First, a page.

Late last year, Australia’s Attorney General confirmed that Australia planned to participate in APEC’s Cross Border Privacy Rules (CBPR) system. The CBPR system was intended to help companies that want to transfer personal data across the borders of participating countries. Currently there are five participating countries: Canada, Japan, South Korea, Mexico, and the US. This scheme has been viewed by some as a hopeful complement to the Binding Corporate Rules concept under the EU Data Privacy Directive. In recognition of the overlap between the two, the Article 29 Working Party and the APEC Electronic Steering Group put together a checklist of the commonalities between Binding Corporate Rules and CBPR certification.

As next steps, Australia needs to finalize its participation in the program. It has indicated that it will be working with the Office of the Australian Information Commission (OAIC) and businesses to implement the CBPR system. Then, Accountability Agents will conduct certifications on Australian companies who are interested in participating. It remains to be seen how the CBPR system, which has been expanding, will be impacted after the May 2018 implementation of GDPR.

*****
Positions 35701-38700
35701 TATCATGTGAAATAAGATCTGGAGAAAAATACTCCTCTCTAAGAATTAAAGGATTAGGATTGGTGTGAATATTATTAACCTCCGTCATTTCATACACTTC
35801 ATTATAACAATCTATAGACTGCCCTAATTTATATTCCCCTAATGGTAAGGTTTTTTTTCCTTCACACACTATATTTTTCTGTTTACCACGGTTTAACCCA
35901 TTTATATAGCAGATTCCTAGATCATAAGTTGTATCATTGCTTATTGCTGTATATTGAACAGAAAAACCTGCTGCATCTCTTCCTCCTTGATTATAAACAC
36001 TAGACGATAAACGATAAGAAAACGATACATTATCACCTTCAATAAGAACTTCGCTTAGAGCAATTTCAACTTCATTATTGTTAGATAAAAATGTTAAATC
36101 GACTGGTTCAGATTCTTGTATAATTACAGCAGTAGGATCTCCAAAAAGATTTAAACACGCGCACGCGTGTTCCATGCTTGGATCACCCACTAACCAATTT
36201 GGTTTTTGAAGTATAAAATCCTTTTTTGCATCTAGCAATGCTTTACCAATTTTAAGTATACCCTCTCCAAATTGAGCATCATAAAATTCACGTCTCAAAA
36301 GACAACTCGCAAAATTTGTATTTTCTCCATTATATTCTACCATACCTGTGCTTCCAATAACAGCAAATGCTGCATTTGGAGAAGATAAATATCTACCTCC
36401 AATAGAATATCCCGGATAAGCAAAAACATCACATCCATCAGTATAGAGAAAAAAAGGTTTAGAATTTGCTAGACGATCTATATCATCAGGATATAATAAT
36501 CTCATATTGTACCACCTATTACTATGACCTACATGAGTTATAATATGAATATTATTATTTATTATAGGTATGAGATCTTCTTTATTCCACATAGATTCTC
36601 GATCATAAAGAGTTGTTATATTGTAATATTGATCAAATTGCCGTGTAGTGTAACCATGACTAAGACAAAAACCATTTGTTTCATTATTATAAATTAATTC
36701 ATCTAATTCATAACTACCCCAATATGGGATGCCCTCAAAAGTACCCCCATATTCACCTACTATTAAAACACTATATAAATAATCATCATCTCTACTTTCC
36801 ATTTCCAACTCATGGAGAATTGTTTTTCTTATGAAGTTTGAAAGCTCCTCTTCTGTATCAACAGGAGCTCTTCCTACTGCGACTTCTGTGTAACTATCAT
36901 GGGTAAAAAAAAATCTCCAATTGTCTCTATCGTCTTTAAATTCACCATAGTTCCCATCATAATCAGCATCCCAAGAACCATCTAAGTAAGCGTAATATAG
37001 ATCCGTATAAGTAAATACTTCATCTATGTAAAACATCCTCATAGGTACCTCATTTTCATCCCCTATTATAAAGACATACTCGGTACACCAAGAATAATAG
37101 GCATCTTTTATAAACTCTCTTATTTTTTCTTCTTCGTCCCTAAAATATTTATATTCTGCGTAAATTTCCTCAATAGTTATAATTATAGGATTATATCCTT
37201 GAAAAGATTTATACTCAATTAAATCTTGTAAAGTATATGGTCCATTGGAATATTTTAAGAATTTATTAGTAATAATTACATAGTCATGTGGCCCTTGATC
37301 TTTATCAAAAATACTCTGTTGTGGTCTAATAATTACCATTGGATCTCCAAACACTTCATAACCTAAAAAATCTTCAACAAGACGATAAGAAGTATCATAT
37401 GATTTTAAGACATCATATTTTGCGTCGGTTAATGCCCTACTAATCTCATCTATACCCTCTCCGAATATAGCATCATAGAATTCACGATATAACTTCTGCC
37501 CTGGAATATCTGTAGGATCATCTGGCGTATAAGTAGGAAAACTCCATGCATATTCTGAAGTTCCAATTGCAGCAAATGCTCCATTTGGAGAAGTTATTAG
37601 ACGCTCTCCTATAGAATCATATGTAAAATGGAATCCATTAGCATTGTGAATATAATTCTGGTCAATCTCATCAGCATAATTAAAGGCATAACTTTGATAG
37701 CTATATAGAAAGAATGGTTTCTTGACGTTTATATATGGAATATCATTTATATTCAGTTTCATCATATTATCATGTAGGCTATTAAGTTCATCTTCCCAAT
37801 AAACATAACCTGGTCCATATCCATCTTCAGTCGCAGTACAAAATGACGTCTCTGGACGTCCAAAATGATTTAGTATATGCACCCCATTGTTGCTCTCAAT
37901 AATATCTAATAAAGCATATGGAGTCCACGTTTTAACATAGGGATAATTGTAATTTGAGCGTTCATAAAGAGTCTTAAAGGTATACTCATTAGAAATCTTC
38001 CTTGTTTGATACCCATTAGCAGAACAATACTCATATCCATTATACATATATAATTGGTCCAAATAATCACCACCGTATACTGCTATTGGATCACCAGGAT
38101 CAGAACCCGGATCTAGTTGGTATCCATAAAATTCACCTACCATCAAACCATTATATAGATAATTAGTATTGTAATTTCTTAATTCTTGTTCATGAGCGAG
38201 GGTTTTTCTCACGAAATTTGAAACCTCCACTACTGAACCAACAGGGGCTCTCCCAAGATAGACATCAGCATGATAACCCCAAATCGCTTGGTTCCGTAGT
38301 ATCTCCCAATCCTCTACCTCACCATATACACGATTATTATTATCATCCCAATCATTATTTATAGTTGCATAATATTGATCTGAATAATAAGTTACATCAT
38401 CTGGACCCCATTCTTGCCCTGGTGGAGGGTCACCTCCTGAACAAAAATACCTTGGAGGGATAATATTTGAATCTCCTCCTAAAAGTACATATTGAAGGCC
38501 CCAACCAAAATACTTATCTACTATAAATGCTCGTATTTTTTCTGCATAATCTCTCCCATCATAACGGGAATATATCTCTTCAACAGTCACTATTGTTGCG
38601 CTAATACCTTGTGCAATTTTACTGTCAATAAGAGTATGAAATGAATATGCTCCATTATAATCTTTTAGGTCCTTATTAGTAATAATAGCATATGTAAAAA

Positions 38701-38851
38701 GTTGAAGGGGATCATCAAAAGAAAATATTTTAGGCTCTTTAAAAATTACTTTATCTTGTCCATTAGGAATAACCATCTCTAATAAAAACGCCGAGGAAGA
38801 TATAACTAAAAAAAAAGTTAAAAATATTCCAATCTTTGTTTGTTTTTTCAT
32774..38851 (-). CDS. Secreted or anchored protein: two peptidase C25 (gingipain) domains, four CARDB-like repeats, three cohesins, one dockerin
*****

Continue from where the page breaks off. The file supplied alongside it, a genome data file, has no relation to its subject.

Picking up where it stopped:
Putting it Into Practice: This approval shows that governments are continuing to think about how they can help companies address the need to transfer data across borders while addressing varying privacy requirements.